Tzora Forest

The Tzora Forest is full of surprises, and it is a forest that has a winning combination of points of interest with stunning scenery. An archeological tell, environmental sculptures, playgrounds, picnic areas, marked trails and a big variety of wild plants.

There are two central longitudinal (North to South) touring roads connecting with other smaller trails.

A trip to the of the biblical hero Samson will spice-up our trip. Samson was a monk that did not drink wine, but we will visit that local boutique winery at Kibbutz Tzora.

We will climb high into the forest and Tell Tzora, watch the statues along the road, and relax on the benches prepared by JNF on Mount Tnufa, watching the Judean Plains and Mountains, enjoying the blossoms of the Autumn Mandrake (some folks hate their smell), the Virgin's Bower, that blossoms now with white bells and the scent of Common Narcissus.

The area is suitable for families, art lovers, all types of vehicles, and cycling. For a walk, a family picnic, a romantic stroll, and for individuals looking to clear their heads.

Although the dimensions of the forest are enormous (1100 acres), don’t be frightened. It has many intimate corners and various points of interest.

You can start the route from the north, at the entrance from the Samson Junction towards Eshtaol, and then left towards the President's Forest and through the Sculptures Road.

Yaakov Garzon and I started the route from Kibbutz Tzora. If you are coming from highway #1, the entrance to the kibbutz is the right turn after passing through Beit Shemesh's industrial area.

Our first stop: The Tzora Winery, which in 2007 received a prestigious award for a special wine usually produced on the banks of the Rhine from frozen grapes (Gwerztraminer).

After gearing up with a bottle of wine for a picnic, we will continue along the main road towards the mountain, and according to the signs, we will ascend towards the observation point at the top of the hill, at an altitude of about 400 meters ASL. The view is impressive, the air is clean and lightly scented with the smell of Common Ballota typical for this area.

The plant's leaves are now replenished and have a delicate scent. (It is permissible to pick a leaf or two, curl them and spoil the car's passengers with natural perfume)

To the "tomb of Samson" the tell and the view-point:

We will continue on the dirt road, en route to a fantastic view towards Tell Ztora. It is believed that this is the location of biblical Tzora. Kibbutz Tzora is located at the foot of the tell. Caves, tombs, cisterns, and ancient winepresses indicate that wine production was an important agricultural activity also in ancient Tzora.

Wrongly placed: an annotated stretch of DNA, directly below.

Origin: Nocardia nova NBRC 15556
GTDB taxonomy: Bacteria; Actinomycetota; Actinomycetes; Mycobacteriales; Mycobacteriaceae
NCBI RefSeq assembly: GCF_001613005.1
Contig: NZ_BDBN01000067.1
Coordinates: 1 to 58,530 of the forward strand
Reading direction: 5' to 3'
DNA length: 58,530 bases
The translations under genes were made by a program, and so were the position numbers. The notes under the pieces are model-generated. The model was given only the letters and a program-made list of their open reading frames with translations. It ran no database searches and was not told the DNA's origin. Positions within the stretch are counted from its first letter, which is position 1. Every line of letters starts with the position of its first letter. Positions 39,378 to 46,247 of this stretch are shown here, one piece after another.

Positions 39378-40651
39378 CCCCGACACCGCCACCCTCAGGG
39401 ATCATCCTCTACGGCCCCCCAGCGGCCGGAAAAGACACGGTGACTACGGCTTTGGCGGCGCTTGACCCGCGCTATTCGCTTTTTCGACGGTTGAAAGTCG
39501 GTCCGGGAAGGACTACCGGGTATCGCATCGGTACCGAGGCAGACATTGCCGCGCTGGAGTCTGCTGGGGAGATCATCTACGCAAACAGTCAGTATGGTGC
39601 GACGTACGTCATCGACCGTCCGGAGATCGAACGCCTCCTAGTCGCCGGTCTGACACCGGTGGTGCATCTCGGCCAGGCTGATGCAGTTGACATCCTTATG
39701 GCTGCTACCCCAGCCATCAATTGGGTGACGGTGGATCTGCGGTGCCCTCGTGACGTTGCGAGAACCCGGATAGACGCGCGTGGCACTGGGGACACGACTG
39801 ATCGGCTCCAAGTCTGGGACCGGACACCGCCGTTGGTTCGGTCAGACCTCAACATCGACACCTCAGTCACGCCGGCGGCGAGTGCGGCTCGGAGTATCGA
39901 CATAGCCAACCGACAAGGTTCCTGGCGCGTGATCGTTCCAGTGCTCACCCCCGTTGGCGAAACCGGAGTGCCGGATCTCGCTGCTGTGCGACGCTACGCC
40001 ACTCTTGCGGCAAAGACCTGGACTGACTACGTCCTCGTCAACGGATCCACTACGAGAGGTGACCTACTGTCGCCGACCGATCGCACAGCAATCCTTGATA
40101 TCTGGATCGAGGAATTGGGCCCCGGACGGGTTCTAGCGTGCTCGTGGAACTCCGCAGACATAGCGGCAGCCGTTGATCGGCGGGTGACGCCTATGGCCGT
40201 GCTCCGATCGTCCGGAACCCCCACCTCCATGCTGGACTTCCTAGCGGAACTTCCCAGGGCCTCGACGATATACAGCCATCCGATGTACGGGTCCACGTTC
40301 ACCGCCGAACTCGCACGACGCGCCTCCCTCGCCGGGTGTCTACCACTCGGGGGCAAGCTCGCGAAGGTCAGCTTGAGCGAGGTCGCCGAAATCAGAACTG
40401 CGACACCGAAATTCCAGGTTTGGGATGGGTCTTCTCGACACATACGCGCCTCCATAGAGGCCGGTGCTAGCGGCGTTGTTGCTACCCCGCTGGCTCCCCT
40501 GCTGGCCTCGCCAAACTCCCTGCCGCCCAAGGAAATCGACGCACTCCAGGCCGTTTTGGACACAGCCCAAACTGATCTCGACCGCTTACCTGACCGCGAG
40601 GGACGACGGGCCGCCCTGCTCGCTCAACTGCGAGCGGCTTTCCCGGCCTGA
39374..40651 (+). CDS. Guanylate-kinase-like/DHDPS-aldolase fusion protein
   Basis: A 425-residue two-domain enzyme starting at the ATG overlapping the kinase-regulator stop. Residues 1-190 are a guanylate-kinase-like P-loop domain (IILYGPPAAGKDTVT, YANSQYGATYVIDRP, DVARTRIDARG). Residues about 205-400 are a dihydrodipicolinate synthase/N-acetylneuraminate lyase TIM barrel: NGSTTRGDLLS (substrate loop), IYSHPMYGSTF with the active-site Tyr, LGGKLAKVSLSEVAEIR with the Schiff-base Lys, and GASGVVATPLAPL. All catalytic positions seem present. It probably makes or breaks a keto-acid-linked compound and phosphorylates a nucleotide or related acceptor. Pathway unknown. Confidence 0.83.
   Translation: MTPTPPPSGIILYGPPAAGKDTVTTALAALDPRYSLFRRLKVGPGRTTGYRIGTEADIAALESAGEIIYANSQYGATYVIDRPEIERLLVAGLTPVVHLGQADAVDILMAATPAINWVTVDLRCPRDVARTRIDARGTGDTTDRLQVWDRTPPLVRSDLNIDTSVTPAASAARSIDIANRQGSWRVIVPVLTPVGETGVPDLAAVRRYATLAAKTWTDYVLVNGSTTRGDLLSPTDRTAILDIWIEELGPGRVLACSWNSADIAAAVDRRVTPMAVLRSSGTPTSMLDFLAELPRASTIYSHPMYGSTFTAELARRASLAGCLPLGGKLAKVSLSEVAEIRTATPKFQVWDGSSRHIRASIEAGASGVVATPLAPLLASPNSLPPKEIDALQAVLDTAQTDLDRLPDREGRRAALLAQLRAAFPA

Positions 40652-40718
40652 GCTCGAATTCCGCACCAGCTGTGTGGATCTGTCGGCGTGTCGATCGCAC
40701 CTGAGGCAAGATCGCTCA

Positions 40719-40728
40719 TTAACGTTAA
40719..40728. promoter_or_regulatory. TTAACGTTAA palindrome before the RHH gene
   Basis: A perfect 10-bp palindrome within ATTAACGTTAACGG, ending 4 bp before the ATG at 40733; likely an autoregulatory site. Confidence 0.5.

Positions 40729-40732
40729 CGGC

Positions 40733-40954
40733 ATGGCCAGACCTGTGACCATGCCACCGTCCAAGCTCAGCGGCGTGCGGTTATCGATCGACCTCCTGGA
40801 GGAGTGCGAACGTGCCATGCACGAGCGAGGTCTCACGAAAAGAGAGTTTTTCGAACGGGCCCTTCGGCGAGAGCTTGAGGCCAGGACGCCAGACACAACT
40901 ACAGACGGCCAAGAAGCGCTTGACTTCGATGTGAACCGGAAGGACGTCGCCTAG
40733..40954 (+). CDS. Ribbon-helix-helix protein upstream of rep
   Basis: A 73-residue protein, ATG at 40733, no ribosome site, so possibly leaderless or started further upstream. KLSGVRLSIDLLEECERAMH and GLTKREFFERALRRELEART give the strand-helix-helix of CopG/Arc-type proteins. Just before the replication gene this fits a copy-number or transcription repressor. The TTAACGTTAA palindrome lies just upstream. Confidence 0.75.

Going up to the top of the tell is possible on foot, or with a 4WD vehicle.
Notice, at the top of the tell, are caves and agricultural elements covered with mosaic stones, as well as a pair of tombs. The tombs are identified as Samson's and his father burial location. (But some believe it’s a shek tomb).

Tip: Check out "Israel by Foot" Elah Valley for another tour following the footsteps of a biblical hero.

The breathtaking views of the old pine trees, the coastal plain, the Judean Plains, and the Judean Mountains, from which Samson was inspired and launched his creative activities against the Philistines.

To the north of the tell is a vantage point that must not be ignored. The Observatory is a balcony built above a stone structure that was probably the home of the Mukhtar of the old Arab village Saara.

During the War of Independence, the building served as the temporary headquarters for the Harel Brigade.

Continue to the Sculptures Road:
The 10 Km long Sculptures Road crosses the forest. The road is well maintained, suitable for every vehicle, and well signposted. It's a fine JNF project. Large chunks of rock have been transformed by artists who carved them into environmental sculptures, Some of the 35 sculptures refer to the history of Samson and Delila, and some to other issues. All of them are thought-provoking.

Follow the sculptures slowly and enjoy the collection of artists' works scattered around the place. Yaakov, a resident of Kibbutz Tzora who accompanied me on the trip, was saying that in December and January, hundreds of Common Narcissus blossomed here and in the fall hundreds of Steven's Meadow-saffron.

We also met quite a few of them who were still flowering - so strange, in the woods ... And not as we are told that the Common Narcissus blossom only in swamps.
Jacob also told me the locals know the secret of the delicious white mushroom that grows near the Common Giant Fennel plant. While other Israelis settle with the more common Suillus granulatus mushroom, whose hallmark is a yellowish color and a sponge embroidery from the bottom of the cap.

(Warning!! never pick mushrooms if you have slight doubts about their identity)

Picnic in the park At the road junction, there is a picnic area. It includes BBQ devices, trash bins, water and toilet facilities, a ball-game court, and natural recreational facilities for children

Spread a mat, relax, and enjoy the picnic with the wine we bought before

The Autumn Mandrake scent on Mount Tnufa

We followed the signs to Tarom and Mount Tnufa, where, for some reason, the blossom always starts first.
A short drive led us to a ridge and ruins of an ancient Byzantine settlement. You can spot remains of walls, cisterns, and old pine trees.
A small romantic path with three benches, facing beautiful views to the west and the north. On a clear day, you can see the Mediterranean sea and the city of Modi'in

This whole view is surrounded by bushes wrapped in an abundance of whitish bells, and the blossoming of Virgin's Bower .

A tour of the site revealed abundant blooms of Autumn Mandrake, and a sea of Roman Nettle (Don't move between them without leg cover) Also, a few Cyclamens depends of the rain this year.

Enjoy and don't forget to take your litter with you